The next day we awoke early for a visit to Trinity College. I wanted to see the famous Long Room in the Old Library, Dad wanted to see the Book of Kells, and both of us wanted to put off getting into the Zippy for as long as humanly possible. Naturally, we walked there.
Officially the College of the Holy and Undivided Trinity of Queen Elizabeth, Trinity was founded in 1592 by Queen Elizabeth I. Its library is a legal deposit library, meaning that it is legally entitled to a copy of every book published in Great Britain and Ireland. As a result, the library receives over 100,000 new items a year and contains about five million books, making it the largest research library in Ireland. It's also absolutely gorgeous.
Prior to visiting the library, I'd surprised Dad with tickets to the Book of Kells, a 9th century manuscript that documents the four Gospels of the life of Jesus Christ. The illuminated manuscripts are made of calf vellum (some still with calf hair attached!), while the ink came from sources like shellfish, copper, elderberries, lead, arsenic, and soot from burned bones.
Eventually, we could no longer postpone the inevitable, and it was time to take our lives into our own hands again with another road trip, this one to the picturesque maritime village of Malahide.
I should pause here to note that parking the Zippy was the least of my problems. Far more alarming was the fact that, thanks to the "misplaced" steering wheel on the right-hand side, I could not seem to center the car within my lane to save my life (quite literally). I was either veering into oncoming traffic, or hugging the left-hand curb so tightly that by the time we set off for Malahide, I'd already dented the side mirror in Dublin, dislodged that rubber thing off the front in Howth, and lost a hubcap (incident location unknown). But off we went . . . because castles.
We decided on a tour of Malahide Castle, which dates back to 1185. That's when the lands of Malahide and its harbor were presented to Richard Talbot for his loyal service as a Knight to Henry the Second of England. (All I got for my loyal service this year was a fleece emblazoned with the name of my firm.)
Incredibly, the Talbots lived at Malahide Castle until the early 1970s, when the final Baron de Malahide, Lord Milo Talbot, died in 1973. His sister Rose inherited the estate and subsequently sold it to the Irish State in 1975, thus ending an 800-year stretch. Ugh, Rose, you ninny.
During the tour, we learned that this hideous orange paint was quite the status symbol in the 1100s, because it had to be imported from Asia. Rich folks, they never change.
I'd seen about as much flaming orange paint and frilly bedding as I could stand, and so I announced by royal decree that it was herewith time for our mid-day repast. We set off for the village for lunch at a charming pub called The Greedy Goose.
We settled in at a cozy table with a view of the harbor.
The Greedy Goose turned out to be my favorite restaurant of the trip because, for a set price, you could choose either three or four items -- appetizers, entrees, desserts, you name it -- from the entire menu. Naturally Dad and I ordered an app and two entrees each, all of which were excellent, with a special shout-out for the warm honey-and-truffle goat cheese bake topped with crushed hazelnuts, which we nearly came to blows over.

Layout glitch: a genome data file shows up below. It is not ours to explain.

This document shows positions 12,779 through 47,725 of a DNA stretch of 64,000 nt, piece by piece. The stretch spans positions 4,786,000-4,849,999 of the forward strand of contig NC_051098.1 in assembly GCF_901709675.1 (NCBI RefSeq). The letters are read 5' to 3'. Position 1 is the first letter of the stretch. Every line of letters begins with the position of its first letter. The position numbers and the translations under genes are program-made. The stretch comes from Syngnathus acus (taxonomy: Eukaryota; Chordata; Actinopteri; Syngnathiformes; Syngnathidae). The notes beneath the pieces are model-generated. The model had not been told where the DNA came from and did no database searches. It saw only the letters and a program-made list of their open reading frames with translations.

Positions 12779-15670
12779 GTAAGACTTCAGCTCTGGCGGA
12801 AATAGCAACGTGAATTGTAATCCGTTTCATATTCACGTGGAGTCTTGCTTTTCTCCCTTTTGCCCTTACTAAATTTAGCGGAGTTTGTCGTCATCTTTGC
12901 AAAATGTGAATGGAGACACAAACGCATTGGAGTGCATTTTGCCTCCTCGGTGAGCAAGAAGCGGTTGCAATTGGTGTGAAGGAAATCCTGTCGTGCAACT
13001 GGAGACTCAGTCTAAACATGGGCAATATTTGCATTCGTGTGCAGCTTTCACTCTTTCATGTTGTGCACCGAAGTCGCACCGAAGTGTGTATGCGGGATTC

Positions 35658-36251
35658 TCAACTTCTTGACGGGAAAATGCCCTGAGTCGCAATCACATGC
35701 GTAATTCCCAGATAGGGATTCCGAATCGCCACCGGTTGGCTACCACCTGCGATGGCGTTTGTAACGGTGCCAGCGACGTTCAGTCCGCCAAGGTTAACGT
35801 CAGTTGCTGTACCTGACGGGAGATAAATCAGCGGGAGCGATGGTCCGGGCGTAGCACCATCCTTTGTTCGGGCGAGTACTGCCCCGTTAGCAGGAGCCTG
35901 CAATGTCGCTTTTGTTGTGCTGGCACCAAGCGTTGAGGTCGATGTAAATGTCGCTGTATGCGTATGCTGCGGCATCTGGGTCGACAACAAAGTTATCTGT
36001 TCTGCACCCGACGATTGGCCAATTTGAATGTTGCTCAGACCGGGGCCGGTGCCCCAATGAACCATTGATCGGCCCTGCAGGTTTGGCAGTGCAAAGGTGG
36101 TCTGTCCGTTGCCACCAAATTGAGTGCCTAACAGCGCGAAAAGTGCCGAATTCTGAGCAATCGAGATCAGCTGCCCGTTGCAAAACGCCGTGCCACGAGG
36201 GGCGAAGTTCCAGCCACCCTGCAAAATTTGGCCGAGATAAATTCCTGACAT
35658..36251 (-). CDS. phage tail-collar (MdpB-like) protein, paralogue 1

After lunch we returned to Malahide Castle, this time to explore the extensive gardens.
After another hair-raising ride back to Dublin, it was time for a drink. In fact, it was time for two.
We chose the stylish Lucky Duck in honor of making it back from Malahide in one piece.
(No, that's not a glass of white wine with an ice cube in it; it's the Lucky Duck's Milk Punch #43, made with Venezuelan Pampero rum, agricole, green tea, hemp, and clarified milk.)
One of my favorite things about Ireland were the little green exit signs, which automatically assume the worst by indicating that you won't just be exiting, but actually making a run for it.
That evening we had reservations at Tomahawk, a spur-of-the-moment decision made when we'd both spied their wood-burning grill at the exact same time.
Tomahawk serves its steaks with a selection of sauces, including Jameson peppercorn, chimichurri, and juniper and rosemary butter, all of which Dad turned his nose up at, insisting that dousing his steak in sauce would ruin it.
Mine arrived with the wrong sauce -- chimichurri instead of peppercorn -- and when I alerted the waitress, Dad took the opportunity to point out that his arrived with a sauce even though he hadn't ordered one. And so I was particularly tickled when she responded, "Oh, this is the sauce we give the people who don't like sauce" . . . and then Dad proceeded to dunk his entire steak in it.
The next day was departure day, but we had to make a very important stop first.
Knowing that the car rental company would charge me a hundred Euro or more for what is likely a $10 piece of rubber, Dad suggested that we take the lower deflector to a local garage to have it reattached. Explaining that it just needed to stay on long enough to make it to the airport car rental return, the lovely guys at First Stop took pity on me and glued? duct-taped? stapled? it back on, all for the bargain price of 20 Euro.
Soon we were on our way back home, but not without a stop in Iceland first.
Our layover was too short to leave the airport and go sightseeing, but too long to just sit at the gate, so Dad suggested that we spend it here.
Like father, like daughter indeed.
Where to next? Roughing it in the bush in South Africa (sans ironing board!); celebrating a birthday in Brooklyn with my sissy (at a food festival -- where else!?); running down an off-the-menu cast iron butter burger in the Hudson Valley; and getting by with some help from my friends in Anguilla. Subscribe here and you'll be notified when a new post goes up!